Spotlight: Jesuit Ministries in Boyle Heights
The latest facts and figures released by the federal government on poverty and unemployment reflect the realities known by our survey participants for quite some time – the impact of lost jobs has had a ripple effect on the communities their ministries serve.
Dolores Mission Parish is in the economically and politically-disenfranchised Boyle Heights section of Los Angeles — where unemployment was approaching 20% this summer. Fr. Scott Santarosa, SJ, pastor of Dolores Mission Parish highlights the compounding nature of the unemployment problem, “Lack of jobs seems to be the main catalyst of it all — unemployment and commonly ‘underemployment,’ with people’s hours being reduced to the point that they can’t make ends meet. For many, losing a job has also meant losing their housing.” The largely Hispanic immigrant population his parish serves was already “on the edges of poverty before the recession”, with many often working two or three jobs to stay afloat.” But with the economic downturn, many of those jobs have disappeared.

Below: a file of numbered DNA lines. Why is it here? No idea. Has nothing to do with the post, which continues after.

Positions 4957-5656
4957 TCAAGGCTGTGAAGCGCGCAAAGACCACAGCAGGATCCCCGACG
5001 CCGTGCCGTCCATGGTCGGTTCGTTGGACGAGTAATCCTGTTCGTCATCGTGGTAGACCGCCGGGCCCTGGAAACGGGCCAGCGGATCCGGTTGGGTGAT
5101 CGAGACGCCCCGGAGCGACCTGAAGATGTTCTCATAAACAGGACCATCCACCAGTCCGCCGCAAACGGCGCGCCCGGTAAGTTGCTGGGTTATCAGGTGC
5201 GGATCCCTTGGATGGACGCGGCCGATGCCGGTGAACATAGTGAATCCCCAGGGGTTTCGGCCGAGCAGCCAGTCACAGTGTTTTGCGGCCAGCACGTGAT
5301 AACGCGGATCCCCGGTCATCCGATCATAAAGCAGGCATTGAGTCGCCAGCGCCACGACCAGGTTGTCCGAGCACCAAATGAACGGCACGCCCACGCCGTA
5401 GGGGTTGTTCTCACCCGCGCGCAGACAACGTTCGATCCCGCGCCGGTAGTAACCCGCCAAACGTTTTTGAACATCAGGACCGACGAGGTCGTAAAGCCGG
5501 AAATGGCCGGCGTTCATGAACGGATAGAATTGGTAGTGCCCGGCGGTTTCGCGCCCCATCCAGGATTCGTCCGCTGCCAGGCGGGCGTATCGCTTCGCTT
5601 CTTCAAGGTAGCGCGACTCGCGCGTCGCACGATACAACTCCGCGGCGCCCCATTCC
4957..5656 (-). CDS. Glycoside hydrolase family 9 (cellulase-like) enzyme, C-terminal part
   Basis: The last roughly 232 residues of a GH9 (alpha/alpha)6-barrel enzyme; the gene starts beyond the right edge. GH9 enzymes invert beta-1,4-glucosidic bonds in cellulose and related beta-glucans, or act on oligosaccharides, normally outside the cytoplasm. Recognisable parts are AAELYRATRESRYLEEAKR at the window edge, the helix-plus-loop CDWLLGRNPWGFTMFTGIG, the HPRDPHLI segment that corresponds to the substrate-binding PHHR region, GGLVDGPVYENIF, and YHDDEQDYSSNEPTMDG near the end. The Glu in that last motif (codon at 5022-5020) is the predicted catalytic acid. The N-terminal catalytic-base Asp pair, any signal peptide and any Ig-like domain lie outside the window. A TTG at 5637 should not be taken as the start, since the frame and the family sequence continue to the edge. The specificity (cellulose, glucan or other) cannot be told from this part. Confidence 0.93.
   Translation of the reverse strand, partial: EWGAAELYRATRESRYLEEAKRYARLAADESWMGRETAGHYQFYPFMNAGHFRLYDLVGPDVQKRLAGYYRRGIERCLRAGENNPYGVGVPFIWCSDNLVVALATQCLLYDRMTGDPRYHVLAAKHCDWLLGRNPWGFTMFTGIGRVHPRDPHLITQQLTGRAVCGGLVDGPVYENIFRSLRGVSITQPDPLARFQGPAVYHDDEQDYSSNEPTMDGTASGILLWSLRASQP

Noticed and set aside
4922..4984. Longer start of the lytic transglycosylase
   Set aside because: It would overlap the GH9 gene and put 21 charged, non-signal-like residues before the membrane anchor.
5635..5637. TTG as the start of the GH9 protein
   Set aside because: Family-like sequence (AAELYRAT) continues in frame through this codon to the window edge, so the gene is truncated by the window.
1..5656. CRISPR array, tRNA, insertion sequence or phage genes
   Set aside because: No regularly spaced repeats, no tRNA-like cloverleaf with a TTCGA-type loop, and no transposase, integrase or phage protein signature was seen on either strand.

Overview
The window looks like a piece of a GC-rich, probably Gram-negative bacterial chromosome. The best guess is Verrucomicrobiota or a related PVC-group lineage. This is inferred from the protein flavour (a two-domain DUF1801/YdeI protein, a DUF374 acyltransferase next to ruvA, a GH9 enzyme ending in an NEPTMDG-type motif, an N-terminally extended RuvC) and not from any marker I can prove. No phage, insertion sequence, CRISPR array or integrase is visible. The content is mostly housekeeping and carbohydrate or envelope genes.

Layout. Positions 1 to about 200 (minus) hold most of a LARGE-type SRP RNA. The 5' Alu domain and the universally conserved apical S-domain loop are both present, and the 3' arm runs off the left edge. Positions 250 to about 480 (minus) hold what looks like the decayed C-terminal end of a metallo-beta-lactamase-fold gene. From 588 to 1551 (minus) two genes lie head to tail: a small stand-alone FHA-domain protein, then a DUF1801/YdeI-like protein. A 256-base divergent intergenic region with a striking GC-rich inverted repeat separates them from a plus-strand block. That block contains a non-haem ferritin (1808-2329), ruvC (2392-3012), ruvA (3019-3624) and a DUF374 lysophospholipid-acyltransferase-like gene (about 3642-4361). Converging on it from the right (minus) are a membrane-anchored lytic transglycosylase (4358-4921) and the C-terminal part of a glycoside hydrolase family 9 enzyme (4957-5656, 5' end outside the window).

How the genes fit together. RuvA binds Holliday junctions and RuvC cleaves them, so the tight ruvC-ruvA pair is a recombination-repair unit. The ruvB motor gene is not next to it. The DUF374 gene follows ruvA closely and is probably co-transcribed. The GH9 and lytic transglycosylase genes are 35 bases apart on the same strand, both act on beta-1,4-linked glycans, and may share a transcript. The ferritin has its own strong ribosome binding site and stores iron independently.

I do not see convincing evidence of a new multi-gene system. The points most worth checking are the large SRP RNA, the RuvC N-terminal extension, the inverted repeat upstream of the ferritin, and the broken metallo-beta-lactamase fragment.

While Dolores Mission and its associated ministries at Proyecto Pastoral have always provided services and accompaniment to the homeless through their Guadalupe Homeless Project, Fr. Santarosa is now being approached by more and more families with children seeking services for the homeless — with a nearly 25% increase in the last six months. They are providing hotel vouchers and referring them out to other agencies and ministries that specialize in services for homeless families. The parish has also utilizing resources from the Archdiocesan Cardinal McIntyre Fund to provide emergency assistance to those families who need help with utilities or temporary housing assistance. While Fr. Santarosa expects that the fund will run out this year, and knows that they cannot fund every request that comes to them, they are trying to make the assistance go as far as possible, giving to those “most in need” and trying to give at least a portion of what people are seeking.